For the rest of the year, Kamau and this group shared a genuine bond. My training and experience told me that Kamau’s start-of-the-year explosion should have been the teachable moment, but my usual tactics failed to expand his thinking even slightly. What Kamau needed was time with his classmates: time to get to know them, learn from them and love them. He also needed time to understand that acceptance meant that he, too, could feel comfortable and safe. When we processed the year in our final circle, the group’s favorite memories, including Kamau’s, were of each other and the difference they had made in the world.
People paraded by our booth, many dressed in vibrant and elaborate outfits. I worried a bit about how the students, particularly Kamau, would react when actually seeing people who didn’t conform to . There was not one question about people’s gender or sexuality, though. Not one negative or confused comment. Just acceptance.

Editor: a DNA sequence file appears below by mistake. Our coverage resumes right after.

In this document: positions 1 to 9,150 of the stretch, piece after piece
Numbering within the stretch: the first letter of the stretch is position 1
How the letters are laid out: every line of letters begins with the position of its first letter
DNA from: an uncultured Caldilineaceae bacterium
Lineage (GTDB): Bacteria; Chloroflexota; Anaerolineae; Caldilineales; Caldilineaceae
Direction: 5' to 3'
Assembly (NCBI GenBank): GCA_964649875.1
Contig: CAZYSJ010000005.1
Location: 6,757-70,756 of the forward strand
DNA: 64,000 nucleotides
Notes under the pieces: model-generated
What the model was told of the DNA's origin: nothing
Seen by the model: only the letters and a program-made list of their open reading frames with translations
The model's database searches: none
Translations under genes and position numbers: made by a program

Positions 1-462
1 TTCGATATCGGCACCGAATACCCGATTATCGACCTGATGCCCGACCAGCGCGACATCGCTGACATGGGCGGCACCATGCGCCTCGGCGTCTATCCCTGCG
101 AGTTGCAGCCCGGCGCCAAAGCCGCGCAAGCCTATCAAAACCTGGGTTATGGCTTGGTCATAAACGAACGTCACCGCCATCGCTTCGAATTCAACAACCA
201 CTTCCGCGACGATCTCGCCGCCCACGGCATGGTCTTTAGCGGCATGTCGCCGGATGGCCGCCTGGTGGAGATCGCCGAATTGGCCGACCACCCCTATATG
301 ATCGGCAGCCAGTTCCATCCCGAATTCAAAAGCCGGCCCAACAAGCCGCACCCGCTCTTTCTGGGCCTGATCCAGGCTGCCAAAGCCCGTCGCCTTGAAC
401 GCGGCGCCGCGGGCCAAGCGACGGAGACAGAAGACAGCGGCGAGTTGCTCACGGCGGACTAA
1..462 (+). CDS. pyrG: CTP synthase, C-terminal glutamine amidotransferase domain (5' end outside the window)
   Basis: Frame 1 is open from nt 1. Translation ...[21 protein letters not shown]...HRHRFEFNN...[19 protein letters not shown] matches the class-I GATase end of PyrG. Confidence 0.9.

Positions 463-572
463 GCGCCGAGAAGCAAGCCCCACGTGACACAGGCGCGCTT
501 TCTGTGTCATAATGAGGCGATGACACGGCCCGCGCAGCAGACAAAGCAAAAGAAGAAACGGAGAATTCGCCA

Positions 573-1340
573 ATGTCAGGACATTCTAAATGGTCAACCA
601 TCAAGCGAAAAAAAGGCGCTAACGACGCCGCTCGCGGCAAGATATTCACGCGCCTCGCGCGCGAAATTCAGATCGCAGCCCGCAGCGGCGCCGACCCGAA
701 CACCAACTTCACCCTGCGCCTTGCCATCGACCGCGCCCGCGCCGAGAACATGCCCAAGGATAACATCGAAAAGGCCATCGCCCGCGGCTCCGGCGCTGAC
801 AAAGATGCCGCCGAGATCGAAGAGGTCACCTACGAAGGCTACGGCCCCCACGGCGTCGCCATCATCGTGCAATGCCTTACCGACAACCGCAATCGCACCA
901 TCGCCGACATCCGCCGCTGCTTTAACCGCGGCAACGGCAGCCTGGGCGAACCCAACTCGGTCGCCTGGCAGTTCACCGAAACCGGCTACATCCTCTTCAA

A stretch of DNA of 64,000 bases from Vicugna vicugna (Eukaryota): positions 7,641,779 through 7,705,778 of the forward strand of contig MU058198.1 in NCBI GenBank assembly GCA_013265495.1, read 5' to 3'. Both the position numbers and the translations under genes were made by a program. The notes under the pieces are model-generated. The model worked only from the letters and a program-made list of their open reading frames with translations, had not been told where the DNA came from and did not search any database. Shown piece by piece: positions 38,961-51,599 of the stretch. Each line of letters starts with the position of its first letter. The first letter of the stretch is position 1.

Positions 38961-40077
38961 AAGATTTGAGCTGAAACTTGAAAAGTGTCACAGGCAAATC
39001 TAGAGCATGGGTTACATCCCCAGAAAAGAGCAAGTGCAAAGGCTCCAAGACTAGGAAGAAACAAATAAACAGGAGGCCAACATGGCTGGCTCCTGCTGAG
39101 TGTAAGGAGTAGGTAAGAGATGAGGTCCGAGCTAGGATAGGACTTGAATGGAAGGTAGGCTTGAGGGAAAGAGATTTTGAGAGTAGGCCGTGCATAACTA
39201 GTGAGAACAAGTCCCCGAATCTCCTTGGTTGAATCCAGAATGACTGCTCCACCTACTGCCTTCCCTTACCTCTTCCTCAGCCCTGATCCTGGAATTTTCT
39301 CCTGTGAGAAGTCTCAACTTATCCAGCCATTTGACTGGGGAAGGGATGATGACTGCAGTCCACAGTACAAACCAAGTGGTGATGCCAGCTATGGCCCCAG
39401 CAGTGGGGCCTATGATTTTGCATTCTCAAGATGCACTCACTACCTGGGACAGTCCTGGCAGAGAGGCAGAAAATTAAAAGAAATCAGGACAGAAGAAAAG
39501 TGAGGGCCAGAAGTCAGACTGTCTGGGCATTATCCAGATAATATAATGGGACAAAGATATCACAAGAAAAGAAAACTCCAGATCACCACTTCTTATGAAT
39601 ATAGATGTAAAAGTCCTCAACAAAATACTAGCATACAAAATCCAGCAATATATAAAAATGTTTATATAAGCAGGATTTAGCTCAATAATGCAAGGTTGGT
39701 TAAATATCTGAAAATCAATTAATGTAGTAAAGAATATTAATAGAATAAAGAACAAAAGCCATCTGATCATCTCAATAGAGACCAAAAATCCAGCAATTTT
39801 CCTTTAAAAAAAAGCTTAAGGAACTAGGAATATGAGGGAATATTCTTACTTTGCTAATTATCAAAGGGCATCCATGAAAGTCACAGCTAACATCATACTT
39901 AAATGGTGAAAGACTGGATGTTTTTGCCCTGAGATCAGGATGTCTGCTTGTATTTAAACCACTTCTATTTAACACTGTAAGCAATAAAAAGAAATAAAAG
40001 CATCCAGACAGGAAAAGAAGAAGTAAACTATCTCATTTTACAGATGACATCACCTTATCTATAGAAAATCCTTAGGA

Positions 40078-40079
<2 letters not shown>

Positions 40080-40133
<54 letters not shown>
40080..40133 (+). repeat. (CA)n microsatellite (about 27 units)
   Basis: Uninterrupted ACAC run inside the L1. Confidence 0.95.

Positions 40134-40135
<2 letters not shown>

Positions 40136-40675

Ward Helps Biracial Youths on Journey Toward Acceptance
TEACHING: The Journey is built on an important leadership structure that is built around Christ’s idea of “Servant Leadership” (click here to listen). As we bring forward a new pastor to The Journey, Ryan Lepro, our desire is that everyone who comes to The Journey sees themselves as a leader because everyone is able to serve [...]